Daniels: I appreciate that. By the time I got to the point where I had to pick the songs for what the album was really going to be all about, I had to go with this one. We did have a couple of other ideas — and I even thought about doing one of Marty Robbins’ troubadour songs — but we ended up doing “(Ghost) Riders in the Sky.”

Mettler: I love that decision. And I love the sound of Bruce Brown’s dobro on the “Night Hawk” title track, too.

Daniels: I discovered that song [written by Tom McKeon and Ron Peterson] through a third party years ago. I don’t even know how many years ago, but I had never heard it. A friend of mine used to sing it. And I kinda earmarked it back then and thought, “Gosh, one of these days, if I ever get to do my working cowboy album, I’m gonna do that one.” It’s been a lot of years coming.

And then Taz [William “Taz” DiGregorio, the CDB’s late keyboardist] wrote the song “Can’t Beat the Damned Ole Machine,” and I loved it from the time I heard it. And that was the same sort of thing — kind of cataloguing it for doing something with it later on.

A lot of these songs have been in my sights for quite a few years, and I’m just glad to finally get ’em recorded. It was something I really wanted to do, and one of those things where you think, “Well, I’m going to do that one of these days.” It always seemed like “one of these days” would never get here, but then it finally does, and the situation is right there.

Mettler: After people listen to this record, I’m hoping they also look at the writing credits and go, “Hmm, I have to find out who these people are.”

Daniels: Well, I would like that, because some of these people are well-known in that particular small world of people who listen to authentic cowboy music — like Utah Phillips, who wrote “Goodnight Loving Trail” — but some of the other guys are not. I think they deserve the recognition because they’re great writers.

Mettler: Will you be playing Night Hawk songs in any of your upcoming live sets the rest of this year?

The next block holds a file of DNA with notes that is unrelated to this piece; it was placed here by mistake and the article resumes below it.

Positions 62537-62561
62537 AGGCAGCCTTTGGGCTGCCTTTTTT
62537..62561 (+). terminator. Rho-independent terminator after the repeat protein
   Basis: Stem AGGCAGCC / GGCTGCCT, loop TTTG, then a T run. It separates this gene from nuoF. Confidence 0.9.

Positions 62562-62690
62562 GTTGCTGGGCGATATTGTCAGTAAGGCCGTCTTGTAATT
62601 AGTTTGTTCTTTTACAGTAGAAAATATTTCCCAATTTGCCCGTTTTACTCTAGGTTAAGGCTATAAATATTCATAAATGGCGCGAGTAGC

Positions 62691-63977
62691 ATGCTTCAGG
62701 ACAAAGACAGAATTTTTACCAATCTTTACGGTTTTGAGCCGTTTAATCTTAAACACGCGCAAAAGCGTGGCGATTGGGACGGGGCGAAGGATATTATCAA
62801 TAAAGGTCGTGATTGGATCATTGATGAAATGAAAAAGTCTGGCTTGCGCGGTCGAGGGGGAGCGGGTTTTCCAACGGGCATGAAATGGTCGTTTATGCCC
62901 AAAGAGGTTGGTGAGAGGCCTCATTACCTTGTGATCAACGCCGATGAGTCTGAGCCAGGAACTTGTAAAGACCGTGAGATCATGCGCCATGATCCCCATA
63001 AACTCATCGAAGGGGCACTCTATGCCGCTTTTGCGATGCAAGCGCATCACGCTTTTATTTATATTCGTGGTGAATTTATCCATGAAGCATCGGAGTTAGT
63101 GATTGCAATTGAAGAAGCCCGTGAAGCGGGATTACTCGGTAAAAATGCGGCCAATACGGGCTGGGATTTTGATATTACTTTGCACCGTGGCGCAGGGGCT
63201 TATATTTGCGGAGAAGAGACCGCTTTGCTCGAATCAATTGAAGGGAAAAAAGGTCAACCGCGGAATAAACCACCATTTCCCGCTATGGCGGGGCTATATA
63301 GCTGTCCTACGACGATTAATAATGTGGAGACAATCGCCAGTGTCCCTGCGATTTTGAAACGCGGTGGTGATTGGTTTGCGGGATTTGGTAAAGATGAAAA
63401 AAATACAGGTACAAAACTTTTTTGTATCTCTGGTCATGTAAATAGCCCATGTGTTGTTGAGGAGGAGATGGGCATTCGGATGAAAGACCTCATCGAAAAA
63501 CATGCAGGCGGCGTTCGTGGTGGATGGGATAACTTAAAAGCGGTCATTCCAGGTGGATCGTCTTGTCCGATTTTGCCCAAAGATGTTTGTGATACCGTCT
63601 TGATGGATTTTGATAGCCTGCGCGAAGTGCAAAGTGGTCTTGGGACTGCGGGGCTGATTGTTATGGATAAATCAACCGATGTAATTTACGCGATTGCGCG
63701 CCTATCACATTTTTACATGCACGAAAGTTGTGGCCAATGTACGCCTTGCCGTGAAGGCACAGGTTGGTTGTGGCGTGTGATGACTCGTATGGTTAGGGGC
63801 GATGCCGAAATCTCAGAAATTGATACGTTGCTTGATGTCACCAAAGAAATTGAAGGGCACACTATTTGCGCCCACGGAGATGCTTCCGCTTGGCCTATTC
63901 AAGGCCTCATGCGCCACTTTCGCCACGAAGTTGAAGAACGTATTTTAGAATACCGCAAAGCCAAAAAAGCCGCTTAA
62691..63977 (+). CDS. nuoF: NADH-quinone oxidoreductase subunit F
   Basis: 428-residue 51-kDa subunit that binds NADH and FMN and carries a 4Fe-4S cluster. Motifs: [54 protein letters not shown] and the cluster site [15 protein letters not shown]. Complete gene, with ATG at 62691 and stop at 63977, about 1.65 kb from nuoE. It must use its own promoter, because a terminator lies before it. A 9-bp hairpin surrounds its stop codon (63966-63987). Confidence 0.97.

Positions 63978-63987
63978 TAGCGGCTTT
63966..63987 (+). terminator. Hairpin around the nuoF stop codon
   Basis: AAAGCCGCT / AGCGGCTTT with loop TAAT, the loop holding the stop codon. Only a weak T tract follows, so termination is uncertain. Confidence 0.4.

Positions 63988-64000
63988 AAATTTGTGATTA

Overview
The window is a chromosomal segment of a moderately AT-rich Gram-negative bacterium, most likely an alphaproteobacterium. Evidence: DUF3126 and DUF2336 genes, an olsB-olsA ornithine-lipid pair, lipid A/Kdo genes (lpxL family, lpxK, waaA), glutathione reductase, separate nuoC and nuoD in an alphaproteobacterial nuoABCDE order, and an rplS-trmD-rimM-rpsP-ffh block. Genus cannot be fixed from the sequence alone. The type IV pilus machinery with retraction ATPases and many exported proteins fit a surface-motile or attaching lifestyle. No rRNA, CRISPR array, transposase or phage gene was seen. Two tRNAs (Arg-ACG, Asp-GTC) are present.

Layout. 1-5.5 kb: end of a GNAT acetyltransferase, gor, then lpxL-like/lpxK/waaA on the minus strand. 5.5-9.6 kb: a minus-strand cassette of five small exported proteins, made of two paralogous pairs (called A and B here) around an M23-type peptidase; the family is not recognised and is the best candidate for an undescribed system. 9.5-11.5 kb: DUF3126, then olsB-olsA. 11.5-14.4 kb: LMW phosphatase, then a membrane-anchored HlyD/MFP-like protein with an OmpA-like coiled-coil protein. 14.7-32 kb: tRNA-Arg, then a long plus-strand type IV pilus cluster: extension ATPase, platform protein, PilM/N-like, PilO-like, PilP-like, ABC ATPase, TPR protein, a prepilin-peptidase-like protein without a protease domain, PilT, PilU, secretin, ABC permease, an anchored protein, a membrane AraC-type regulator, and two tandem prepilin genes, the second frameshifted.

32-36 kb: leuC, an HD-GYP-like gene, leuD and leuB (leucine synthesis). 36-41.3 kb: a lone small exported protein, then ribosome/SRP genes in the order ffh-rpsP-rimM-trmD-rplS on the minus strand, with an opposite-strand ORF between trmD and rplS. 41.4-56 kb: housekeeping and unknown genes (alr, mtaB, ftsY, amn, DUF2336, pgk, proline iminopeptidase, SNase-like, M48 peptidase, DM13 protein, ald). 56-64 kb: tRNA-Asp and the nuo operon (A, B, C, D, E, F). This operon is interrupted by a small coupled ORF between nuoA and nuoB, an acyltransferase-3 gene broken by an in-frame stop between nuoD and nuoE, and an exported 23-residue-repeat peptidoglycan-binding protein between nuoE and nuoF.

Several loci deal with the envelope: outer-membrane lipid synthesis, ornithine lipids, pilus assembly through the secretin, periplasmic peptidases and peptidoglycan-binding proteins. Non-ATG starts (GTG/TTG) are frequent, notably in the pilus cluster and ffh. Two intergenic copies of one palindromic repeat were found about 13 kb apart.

Daniels: None as of yet. It’s kind of an obligation when you play shows to dance with the ones who brung ya. People buy tickets because of the songs they heard on the radio. They don’t buy tickets for stuff they’ve never heard.

You have to kind of “work in” the other stuff — the extracurricular stuff. You have to work them in under the wire, if you will, to make sure you don’t leave out a “Devil Went Down to Georgia” or a “Long Haired Country Boy,” or something like that. We don’t have any spots right now, so it’ll probably be next year’s tour before I get to do some of these songs.

Mettler: You have a lot of shows and events coming up. Are you ever going to slow down?

Daniels: (chuckles) Well, I don’t want to slow down that much. I don’t do as many dates as I used to do and I do take off January and February just about every year, but it’s just the way I choose to spend my life. I’m always ready to go back to work again.

Mettler: Before we wrap this up, I have to congratulate you on getting into The Country Music Hall of Fame.

Daniels: My gosh, I am just so honored. That’s the best way I know how to put it. I’m deeply honored by this happening. It’s something you don’t have any control over. The people who vote for that in the CMA [Country Music Association] are kept secret, so you don’t have anybody to lobby for it.

Mettler: So the tough final question is, if we project 50 years into the future, what do you think the CDB legacy is going to be?

Daniels: Well, I’d like to think that people would still be finding the validity in our songs. And maybe somebody will dig it up, listen to it, and have it mean the same thing then as it means now. That’s kind of how our music has always been. There are songs that we wrote many, many years ago that we’re still doing. Songs like “Uneasy Rider” (1973) and “Long Haired Country Boy” (1974) — that song is 42 years old, and we still do it every night. The hope is people will still enjoy listening to it, all those years later.

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Music for white supremacists